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designing a whisk

post #1 of 3
Thread Starter 

Hello all!

 

I am a product design student from Brunel University (uk). the current brief specifies the generation of an innovative kitchen product.

During research, i have seen that many kinds of whisks are available for a range of different applications. I see flat whisks are good for sauces and dressings and baloon, piano and french whisks are better for whipping and general all purpose tasks. I read some blogs about whisks from certain chefs and it seems even amamtuer chefs see it neccesary to own at least 2 or three different whisks.

Hence my project aims to combine functionality of these different whisks into a single product. I feel this would be a useful product as it saves time and also storage. The storage aspect is something i hope to develop in the project, possibly by storing the whisk wires in the handle, i will also keep ease of hand washing in mind as the project progresses.

What i would like from you guys is a bit of feedback, am i correct in assuming this would be a useful thing for chefs to have?? I know from personal experience that whisks can easily jam a draw closed, but is there a need in having functionality of whisks combined into one unit. Assuming my final product (at least) matches performance of each individual whisk, does this concept present hinderances in other areas?

 

Any ideas whtsoever are appreciated.....for example, what are your most frustrating whisking tasks? are there any mixtures that do not respond well to whisks??

Anyway i know its a long post so your time is greatly appreciated,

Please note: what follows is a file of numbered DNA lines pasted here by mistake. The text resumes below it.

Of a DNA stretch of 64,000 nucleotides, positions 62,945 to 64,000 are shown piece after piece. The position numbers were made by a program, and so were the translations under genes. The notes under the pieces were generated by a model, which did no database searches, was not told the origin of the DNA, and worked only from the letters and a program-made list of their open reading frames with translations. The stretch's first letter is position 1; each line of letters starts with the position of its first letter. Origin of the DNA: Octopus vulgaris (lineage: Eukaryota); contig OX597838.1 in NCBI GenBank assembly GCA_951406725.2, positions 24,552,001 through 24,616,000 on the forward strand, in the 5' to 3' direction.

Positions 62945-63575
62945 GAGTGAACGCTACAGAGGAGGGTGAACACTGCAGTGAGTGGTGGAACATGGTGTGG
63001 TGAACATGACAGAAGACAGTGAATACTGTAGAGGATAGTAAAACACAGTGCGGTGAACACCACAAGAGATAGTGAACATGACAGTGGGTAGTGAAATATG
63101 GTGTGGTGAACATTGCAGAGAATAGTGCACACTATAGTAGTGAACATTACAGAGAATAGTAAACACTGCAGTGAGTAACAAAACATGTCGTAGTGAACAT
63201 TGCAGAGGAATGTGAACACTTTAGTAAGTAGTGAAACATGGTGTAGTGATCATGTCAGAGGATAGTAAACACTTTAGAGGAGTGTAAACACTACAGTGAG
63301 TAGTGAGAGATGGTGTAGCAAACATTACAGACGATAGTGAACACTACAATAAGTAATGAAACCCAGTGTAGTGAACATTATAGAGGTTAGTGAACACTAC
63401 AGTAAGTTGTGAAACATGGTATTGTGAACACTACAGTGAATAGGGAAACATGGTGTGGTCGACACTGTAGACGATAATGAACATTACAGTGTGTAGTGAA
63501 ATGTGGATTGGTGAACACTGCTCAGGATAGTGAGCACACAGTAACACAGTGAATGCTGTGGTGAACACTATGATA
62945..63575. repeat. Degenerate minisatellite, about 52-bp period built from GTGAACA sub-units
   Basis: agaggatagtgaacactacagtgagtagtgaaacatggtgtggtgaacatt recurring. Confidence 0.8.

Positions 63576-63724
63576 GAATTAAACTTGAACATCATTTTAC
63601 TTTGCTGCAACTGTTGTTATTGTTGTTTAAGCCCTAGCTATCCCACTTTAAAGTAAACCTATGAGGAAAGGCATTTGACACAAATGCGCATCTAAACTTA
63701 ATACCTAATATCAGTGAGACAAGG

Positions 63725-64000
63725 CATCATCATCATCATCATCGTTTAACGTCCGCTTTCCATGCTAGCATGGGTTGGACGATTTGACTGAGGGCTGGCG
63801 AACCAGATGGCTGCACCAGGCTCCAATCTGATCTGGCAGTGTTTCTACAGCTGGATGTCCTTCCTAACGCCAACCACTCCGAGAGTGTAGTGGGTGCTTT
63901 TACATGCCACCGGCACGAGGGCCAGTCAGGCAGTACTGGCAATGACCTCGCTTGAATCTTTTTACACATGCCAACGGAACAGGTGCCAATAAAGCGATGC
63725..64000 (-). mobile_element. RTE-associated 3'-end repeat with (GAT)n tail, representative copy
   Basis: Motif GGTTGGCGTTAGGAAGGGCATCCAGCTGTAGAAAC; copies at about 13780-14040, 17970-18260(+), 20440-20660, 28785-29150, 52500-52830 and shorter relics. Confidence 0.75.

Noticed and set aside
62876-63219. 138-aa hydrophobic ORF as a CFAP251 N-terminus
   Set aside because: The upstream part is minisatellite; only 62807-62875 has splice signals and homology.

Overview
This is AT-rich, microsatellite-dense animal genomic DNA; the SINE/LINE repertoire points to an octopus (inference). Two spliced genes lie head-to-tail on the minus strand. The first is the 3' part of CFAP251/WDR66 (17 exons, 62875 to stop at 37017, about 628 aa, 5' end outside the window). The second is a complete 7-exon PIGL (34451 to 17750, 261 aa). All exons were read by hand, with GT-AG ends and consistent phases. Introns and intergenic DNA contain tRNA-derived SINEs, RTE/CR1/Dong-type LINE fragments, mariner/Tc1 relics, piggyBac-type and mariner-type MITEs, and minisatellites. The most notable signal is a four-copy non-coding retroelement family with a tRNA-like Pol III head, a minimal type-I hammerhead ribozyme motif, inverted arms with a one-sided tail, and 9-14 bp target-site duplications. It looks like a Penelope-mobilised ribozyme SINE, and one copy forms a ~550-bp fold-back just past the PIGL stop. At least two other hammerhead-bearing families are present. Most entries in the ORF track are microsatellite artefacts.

Colin Webb.

post #2 of 3

It's not easy to tell if you understand the various functions of various whisks.  From your descriptions it appears you don't quite. 

 

All whisks combine. 

 

Flat whisks are designed to work well in straight sided bowls.  It's usually not that important for a cook to thoroughly out the intersection between side and bottom -- but there it is.

 

Pear shaped whisks are the "every day" whisks.  Thinner tines introduce more air and typically do a more thorough job of combining. 

 

French whisks are thick tine pear whisks.  Compared to the thinner tine pears, they're stronger and work to break down recalcitrant lumps and hold up against thick sauces and mixtures.  Because they don't introduce as much air they make for a smoother mix.  The whisk I most often grab for general purpose cooking is my French whisk.  What it gives up in delicacy it makes up in power.

 

Balloon whisks are for beating air in, more than mixing or breaking down.  They're often used to make whipped cream, to beat eggs to the ribbon stage, or to beat egg whites into meringue.  While I do use whisks for those things in small quantities, an electric mixer with an appropriate whisk does them almost as well, significantly faster, and with far less effort.  For me the choice of electric or hand is determined by whether or not the quantities involved make the cleaning up an electric mixer worthwhile.  

 

However, an ordinary (hand operated) whisk is significantly better for almost everything else, and a great deal more convenient on the stove top.

 

Handle comfort is extremely important for whisks which will be used for more than "a few quick strokes."  A skinny, wire-handle on a balloon or French whisk is a contradiction in function.

 

As you can see, different designs do different things better --  that's your challenge.

 

Hope this helps,

BDL

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post #3 of 3
Thread Starter 

yes very helpful indeed, upon further research i am now attempting to break down the generic scenario of whisking into defining parameter and show interactions with a diagram.

 

would you say the desired outcomes of whisking are fully described by these 2 results:

homogenous solution

 

aerated solution

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